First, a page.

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The Irish in Newfoundland


JohnD66

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Nice article here by Shay Dunphy on the Irish experience in Newfoundland.

‘Waterford Parted from the Sea’ – The Irish in Newfoundland | The Irish Story

I think there's Radharc film from the 70s, which shows how 'Irish' - in accent, customs and music, the people there still were. (Are they still?) Apparently it started off as seasonal migration by fishermen from the south-east, principally County Waterford in the late 18th century and became permanent settlement some time in the mid 19th. One of the few Irish communities in North America to remain predominantly rural on he other side of the Atlantic.

One of the interesting things for me was that they in turn migrated fro work to US cities and were influenced, in music and other ways by Irish-American culture. Human societies being endlessly innovative I suppose.
 


Boy M5

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Many of them still speak with a Waterford accent
 

b.a. baracus

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Couple of discussions on this here before John.

I have seen the Radharc documentary. One of the Newfies they interviewed sounded like he was straight out of Wexford Town (Edit: I see BoyM5 says there were Waterford accents but I say Wexford, there was a well known connection with the South East either way and there may have been both accents on display in the doc). Unbelievable.

Newfoundland had more than one Irish language newspaper in the 19th century and possibly later.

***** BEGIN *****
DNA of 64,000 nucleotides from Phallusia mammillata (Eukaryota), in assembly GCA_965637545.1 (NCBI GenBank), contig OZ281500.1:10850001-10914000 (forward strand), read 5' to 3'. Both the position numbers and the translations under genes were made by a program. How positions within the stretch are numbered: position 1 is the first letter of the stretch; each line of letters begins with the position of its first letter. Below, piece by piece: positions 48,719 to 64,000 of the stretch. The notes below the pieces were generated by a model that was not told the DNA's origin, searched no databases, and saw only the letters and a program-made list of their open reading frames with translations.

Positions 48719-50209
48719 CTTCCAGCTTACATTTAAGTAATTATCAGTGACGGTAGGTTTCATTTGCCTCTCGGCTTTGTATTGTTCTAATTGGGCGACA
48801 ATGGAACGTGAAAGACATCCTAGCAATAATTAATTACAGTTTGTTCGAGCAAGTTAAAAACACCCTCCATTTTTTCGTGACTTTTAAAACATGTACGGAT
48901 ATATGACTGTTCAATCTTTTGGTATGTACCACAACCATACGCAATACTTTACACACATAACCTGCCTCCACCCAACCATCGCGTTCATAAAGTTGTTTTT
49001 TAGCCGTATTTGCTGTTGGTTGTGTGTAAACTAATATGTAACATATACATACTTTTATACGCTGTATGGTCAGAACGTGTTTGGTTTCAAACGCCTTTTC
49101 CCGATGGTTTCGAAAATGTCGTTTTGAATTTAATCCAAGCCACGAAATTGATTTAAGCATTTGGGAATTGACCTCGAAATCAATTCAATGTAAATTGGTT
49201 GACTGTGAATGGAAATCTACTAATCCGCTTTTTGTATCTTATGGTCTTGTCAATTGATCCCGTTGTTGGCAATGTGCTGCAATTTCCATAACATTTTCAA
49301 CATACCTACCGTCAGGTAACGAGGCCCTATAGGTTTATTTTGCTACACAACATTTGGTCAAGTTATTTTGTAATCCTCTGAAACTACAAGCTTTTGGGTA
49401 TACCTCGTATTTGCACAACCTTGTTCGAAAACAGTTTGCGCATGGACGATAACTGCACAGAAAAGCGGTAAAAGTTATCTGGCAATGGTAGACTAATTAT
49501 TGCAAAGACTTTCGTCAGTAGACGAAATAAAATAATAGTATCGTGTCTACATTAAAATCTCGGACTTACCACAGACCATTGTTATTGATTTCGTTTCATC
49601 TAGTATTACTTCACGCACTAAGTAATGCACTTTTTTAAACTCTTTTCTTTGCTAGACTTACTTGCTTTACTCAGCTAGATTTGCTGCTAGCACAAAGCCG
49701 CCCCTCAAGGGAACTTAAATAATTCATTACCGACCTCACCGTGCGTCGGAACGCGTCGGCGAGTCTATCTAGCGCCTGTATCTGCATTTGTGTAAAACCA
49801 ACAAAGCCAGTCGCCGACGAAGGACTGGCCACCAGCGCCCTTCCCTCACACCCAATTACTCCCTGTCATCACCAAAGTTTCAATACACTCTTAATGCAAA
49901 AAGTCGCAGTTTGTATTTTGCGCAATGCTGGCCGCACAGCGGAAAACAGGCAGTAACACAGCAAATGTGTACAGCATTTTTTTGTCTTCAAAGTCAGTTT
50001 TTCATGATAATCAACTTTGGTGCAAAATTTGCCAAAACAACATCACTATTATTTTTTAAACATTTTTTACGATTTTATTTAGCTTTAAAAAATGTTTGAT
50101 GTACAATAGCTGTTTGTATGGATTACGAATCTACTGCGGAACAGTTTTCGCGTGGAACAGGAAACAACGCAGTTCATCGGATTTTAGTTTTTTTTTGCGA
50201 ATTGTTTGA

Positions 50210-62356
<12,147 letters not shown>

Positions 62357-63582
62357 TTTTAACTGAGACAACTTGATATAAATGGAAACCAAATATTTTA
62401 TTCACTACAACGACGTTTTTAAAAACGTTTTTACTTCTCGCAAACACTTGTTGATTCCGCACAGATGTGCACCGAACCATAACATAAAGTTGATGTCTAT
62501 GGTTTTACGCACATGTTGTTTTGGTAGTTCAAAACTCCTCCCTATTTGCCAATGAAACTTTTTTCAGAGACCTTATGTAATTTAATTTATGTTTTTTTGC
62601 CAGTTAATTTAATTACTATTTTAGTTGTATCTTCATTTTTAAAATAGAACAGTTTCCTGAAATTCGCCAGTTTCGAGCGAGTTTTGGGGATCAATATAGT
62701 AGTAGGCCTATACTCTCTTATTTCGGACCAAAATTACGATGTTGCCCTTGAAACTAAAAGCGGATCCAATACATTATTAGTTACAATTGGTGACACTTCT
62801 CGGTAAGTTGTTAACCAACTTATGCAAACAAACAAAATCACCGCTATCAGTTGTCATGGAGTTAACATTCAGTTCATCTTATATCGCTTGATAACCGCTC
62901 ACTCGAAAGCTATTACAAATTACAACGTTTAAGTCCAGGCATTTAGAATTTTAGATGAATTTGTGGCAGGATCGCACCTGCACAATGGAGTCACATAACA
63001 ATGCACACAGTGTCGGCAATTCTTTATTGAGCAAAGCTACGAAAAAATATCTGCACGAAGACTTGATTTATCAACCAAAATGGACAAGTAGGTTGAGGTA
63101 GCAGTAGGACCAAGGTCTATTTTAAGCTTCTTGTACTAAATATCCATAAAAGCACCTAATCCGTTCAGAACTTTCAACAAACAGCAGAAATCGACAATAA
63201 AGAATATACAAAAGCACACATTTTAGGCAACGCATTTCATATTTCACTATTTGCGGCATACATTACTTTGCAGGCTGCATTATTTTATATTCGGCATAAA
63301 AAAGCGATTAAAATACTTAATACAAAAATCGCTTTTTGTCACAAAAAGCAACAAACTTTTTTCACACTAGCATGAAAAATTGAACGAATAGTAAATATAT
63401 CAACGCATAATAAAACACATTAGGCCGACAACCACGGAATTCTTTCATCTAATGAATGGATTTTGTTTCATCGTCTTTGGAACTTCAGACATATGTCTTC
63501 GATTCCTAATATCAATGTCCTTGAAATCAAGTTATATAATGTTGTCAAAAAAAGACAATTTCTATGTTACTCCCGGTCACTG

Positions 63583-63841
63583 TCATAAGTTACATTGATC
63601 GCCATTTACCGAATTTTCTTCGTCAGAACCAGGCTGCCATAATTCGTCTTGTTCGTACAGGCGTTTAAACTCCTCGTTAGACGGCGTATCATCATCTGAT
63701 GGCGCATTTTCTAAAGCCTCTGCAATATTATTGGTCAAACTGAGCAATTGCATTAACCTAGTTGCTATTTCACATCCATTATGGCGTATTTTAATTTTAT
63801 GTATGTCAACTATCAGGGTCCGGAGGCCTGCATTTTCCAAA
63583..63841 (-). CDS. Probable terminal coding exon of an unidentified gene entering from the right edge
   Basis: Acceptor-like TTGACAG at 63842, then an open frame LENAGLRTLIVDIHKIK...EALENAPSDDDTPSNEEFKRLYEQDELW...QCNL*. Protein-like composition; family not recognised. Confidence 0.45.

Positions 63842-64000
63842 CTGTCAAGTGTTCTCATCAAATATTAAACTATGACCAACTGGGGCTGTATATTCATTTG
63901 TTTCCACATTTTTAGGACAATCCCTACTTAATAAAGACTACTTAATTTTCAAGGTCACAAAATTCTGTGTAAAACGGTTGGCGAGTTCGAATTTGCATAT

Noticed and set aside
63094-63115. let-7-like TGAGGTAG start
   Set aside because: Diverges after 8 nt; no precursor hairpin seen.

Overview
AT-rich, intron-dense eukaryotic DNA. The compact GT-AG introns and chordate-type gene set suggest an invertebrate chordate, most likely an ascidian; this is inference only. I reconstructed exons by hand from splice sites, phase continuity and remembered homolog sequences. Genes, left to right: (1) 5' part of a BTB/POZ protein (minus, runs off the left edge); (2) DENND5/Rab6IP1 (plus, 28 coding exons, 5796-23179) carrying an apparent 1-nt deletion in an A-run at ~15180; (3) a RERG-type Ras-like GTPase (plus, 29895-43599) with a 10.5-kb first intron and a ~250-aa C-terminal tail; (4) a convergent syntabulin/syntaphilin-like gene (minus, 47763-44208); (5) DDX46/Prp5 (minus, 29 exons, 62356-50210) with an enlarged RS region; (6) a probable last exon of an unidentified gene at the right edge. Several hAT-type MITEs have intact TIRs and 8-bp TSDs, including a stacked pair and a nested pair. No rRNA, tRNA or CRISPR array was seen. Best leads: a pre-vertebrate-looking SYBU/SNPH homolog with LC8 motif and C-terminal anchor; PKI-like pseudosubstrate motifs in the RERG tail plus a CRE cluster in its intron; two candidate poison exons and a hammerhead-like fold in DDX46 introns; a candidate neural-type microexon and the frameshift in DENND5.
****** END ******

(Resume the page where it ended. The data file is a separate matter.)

carlovian

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I'm in Canada quite a bit as ivefamily there and the Irish accent thing of the Newfoundlanders always amazes me.

Mind you there's a remote village in the afghan mountains which speak Greek to
this day as some of Alexander the greats army settled there.
 

asset test

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The Newfoundland thing has always fascinated me. But it is research for when I retire, and can go there too.

The Monserrat thing is similar. Except they were slaves robbed from Baltimore in Cork, but I think the Newfoundland Irish were a different and even more fascinating demographic, I think.
 
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JohnD66

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Mind you there's a remote village in the afghan mountains which speak Greek to
this day as some of Alexander the greats army settled there.
Really? I've heard there are light skinned people there alright, but speaking Greek? Phenomenal if true.

The Montserrat thing is similar. Except they were slaves robbed from Baltimore in Cork, but I think the Newfoundland Irish were famine escapees. I think.
The Montserrat Irish I believe were originally deported there by the Cromwellians.

The Newfoundlanders were there as fishermen well before the famine.
 

Mackers

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I saw a documentary about the subject and it was uncanny to hear the people in Newfoundland with the accents mentioned. A great show well worth looking up.
 

b.a. baracus

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My uncle emigrated to Edmonton in Canada in the early 70's. Ended up working up north in Fort McMurray. First guy he met on the job was a Canadian who, on hearing his accent, asked him what part of Newfoundland he was from.
 

carlovian

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Really? I've heard there are light skinned people there alright, but speaking Greek? Phenomenal if true.



The Montserrat Irish I believe were originally deported there by the Cromwellians.

The Newfoundlanders were there as fishermen well before the famine.
Michael wood did a bbc documentary. In search of Alexander the Great.

Excellent show if you get the chance to view it. He followed Alexander's journey through the modern